4. Critical Thinking. The challenges of our lives do not come in simple questions that have simple answers that we can put on a standardized test.  These challenges require the ability to critically analyze a situation and formulate potential solutions that are often not obvious.
  5. Leadership.   As mentioned above, we will be solving problems in groups. These groups need leaders that bring out the excellence of its members.  Sadly, leadership is considered one of the rarest of skills these days.
  6. Resilience/grit.  Every person will encounter challenge and failure. People who can rebound from these challenges will succeed when others quit.
  7. Self Control.  Lasting success requires the ability to postpone some short-term pleasures in pursuit of more important long-term goals. Self control is the ability to postpone gratification.
  8. Optimism.  This is not “the glass is half full”.  Check out this definition:
    1. An optimist is a person that believes that problems are temporary and his/her actions can lessen them.
    2. A pessimist is a person that believes that problems are permanent and nothing he or she does will change anything.

Clearly, no one is a pure optimist of a pure pessimist, but you can see that being optimistic gives you power while pessimism leads to depression.  Here is the exciting news: you can teach children optimism!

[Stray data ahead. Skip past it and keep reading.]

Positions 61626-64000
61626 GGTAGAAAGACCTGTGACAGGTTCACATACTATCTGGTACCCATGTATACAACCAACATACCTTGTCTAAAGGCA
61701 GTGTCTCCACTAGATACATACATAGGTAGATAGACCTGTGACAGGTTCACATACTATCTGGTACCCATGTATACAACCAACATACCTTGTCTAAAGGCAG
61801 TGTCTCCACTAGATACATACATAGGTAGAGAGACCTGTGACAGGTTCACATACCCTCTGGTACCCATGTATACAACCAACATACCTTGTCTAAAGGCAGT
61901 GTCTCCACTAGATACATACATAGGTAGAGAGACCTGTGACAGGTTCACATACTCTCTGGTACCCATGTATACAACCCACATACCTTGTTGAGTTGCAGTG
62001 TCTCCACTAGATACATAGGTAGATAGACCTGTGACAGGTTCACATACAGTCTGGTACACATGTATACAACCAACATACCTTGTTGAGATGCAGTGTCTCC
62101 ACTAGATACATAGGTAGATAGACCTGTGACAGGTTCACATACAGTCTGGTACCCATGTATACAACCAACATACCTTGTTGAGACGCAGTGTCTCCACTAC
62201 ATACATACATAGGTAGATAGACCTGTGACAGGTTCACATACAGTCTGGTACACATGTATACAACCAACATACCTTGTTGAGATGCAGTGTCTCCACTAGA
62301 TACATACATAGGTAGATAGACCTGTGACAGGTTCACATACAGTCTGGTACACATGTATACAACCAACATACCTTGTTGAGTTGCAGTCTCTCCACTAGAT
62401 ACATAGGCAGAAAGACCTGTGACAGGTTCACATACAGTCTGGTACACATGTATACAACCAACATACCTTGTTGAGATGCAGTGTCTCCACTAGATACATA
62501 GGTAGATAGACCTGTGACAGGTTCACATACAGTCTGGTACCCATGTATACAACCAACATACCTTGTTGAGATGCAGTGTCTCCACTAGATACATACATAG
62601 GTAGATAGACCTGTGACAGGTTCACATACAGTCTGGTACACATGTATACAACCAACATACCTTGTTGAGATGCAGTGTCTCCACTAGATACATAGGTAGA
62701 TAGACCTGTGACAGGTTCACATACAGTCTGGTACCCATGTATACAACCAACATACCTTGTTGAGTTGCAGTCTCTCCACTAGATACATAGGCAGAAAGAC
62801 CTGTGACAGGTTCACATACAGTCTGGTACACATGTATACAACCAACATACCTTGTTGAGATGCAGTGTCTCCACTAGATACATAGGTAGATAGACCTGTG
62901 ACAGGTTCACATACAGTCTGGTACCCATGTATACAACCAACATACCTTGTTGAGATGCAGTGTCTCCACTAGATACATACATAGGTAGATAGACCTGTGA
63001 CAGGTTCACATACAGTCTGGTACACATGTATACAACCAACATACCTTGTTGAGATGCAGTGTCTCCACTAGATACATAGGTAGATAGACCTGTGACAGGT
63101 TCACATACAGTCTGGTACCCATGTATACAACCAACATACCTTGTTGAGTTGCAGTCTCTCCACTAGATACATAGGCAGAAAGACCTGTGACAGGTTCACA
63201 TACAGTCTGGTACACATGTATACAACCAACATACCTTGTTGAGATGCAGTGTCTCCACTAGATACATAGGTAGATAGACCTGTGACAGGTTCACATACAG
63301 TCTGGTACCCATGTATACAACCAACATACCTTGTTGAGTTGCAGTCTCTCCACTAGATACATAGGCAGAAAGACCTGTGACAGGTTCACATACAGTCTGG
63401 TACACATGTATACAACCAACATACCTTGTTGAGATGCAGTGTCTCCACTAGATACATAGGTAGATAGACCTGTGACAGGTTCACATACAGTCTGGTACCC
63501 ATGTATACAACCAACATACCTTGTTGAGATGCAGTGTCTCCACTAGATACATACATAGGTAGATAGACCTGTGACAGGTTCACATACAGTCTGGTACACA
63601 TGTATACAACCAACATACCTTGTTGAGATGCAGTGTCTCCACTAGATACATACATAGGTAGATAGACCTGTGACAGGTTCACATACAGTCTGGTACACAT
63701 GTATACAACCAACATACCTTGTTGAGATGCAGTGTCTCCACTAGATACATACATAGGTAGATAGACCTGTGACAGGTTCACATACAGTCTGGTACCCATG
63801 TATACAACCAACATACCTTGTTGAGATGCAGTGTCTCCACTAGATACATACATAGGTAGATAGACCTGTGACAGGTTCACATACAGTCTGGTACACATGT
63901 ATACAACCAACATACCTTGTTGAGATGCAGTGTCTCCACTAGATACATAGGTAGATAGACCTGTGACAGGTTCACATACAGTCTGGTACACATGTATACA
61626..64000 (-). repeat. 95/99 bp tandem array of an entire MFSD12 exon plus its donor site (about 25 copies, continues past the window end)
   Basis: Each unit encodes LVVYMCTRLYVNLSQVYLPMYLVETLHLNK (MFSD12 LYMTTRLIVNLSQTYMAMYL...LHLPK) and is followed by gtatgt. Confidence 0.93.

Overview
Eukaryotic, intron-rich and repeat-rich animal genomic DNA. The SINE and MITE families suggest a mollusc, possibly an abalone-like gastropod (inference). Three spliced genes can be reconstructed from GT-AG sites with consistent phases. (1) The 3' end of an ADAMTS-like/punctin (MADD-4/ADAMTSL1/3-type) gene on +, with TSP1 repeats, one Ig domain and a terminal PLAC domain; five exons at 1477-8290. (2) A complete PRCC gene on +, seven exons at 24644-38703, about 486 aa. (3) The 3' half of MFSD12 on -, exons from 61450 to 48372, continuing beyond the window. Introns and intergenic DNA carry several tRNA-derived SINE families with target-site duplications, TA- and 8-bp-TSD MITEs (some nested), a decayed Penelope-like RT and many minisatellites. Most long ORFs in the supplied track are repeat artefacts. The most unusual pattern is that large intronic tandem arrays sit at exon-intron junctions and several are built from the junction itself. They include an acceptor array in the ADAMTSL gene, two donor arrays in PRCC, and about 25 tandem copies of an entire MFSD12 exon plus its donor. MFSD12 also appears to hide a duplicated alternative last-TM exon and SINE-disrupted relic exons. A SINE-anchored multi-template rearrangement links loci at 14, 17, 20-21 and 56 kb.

How Can People Learn These Skills?

There are many answers to this question, but there is one that is simply superior to the alternatives:


There are many benefits of summer camp that enable us to be a perfect place to foster these "Great 8" skills. At camp, we live in close community with others and are tech free.  As a result, we foster communication and collaboration skills.  Fine Arts cultivates creative learning.  The climbing wall helps develop resilience, build confidence, and teach self control. Resolving cabin issues works on critical thinking, communication and collaboration.  Our nightly rituals intentionally foster and teach optimism. 

But we are not just teaching these skills in obvious places.  We are “teaching for transfer.” In essence, “learning for transfer” means giving a camper the ability to apply a skill from one area to another.  So a camper who is creative in drama might apply that creativity to a basketball game or a cabin inspection.  We want to not teach resilience and optimism, but also empower campers to apply those skills to every aspect of their lives.  

In short, we focus on a deeply powerful gift to our campers: we will help them develop the very skills that are most important to success in college, life, love, and careers, AND we will teach them that they can apply these skills to all aspects of their lives. 

The final great gift is reserved for you, the camp staff. Not only will you get the powerful joy that comes from enriching the lives of your campers, but you will be developing and strengthening these skills as well.  When you complete your time as a counselor, you will be a highly appealing teammate, boyfriend/girlfriend, employee and leader. It's what makes summer camp jobs so valuable not only for your personal growth, but also your resume! 

Of course, you deserve it.  You earned it by helping our campers grow into the Champions they are intended to be!

 Steve Sir